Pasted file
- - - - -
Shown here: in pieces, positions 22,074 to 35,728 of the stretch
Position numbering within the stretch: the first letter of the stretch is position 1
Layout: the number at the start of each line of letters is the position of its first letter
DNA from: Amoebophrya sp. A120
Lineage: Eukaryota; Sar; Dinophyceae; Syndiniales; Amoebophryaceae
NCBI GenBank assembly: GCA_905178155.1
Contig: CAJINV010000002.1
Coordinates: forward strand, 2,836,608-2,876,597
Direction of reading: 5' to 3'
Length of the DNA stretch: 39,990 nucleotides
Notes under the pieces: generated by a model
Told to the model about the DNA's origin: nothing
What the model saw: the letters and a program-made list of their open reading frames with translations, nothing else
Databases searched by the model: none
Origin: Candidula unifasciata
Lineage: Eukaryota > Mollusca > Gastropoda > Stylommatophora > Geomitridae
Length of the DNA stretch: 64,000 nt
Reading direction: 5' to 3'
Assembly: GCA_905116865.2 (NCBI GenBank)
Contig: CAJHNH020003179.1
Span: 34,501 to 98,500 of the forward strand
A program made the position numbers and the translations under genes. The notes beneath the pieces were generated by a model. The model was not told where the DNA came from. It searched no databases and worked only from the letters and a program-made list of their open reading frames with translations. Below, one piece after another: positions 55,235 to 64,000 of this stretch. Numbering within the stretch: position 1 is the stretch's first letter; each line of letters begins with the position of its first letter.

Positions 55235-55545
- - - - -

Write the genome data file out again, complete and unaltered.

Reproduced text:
Shown here: in pieces, positions 22,074 to 35,728 of the stretch
Position numbering within the stretch: the first letter of the stretch is position 1
Layout: the number at the start of each line of letters is the position of its first letter
DNA from: Amoebophrya sp. A120
Lineage: Eukaryota; Sar; Dinophyceae; Syndiniales; Amoebophryaceae
NCBI GenBank assembly: GCA_905178155.1
Contig: CAJINV010000002.1
Coordinates: forward strand, 2,836,608-2,876,597
Direction of reading: 5' to 3'
Length of the DNA stretch: 39,990 nucleotides
Notes under the pieces: generated by a model
Told to the model about the DNA's origin: nothing
What the model saw: the letters and a program-made list of their open reading frames with translations, nothing else
Databases searched by the model: none
Origin: Candidula unifasciata
Lineage: Eukaryota > Mollusca > Gastropoda > Stylommatophora > Geomitridae
Length of the DNA stretch: 64,000 nt
Reading direction: 5' to 3'
Assembly: GCA_905116865.2 (NCBI GenBank)
Contig: CAJHNH020003179.1
Span: 34,501 to 98,500 of the forward strand
A program made the position numbers and the translations under genes. The notes beneath the pieces were generated by a model. The model was not told where the DNA came from. It searched no databases and worked only from the letters and a program-made list of their open reading frames with translations. Below, one piece after another: positions 55,235 to 64,000 of this stretch. Numbering within the stretch: position 1 is the stretch's first letter; each line of letters begins with the position of its first letter.

Positions 55235-55545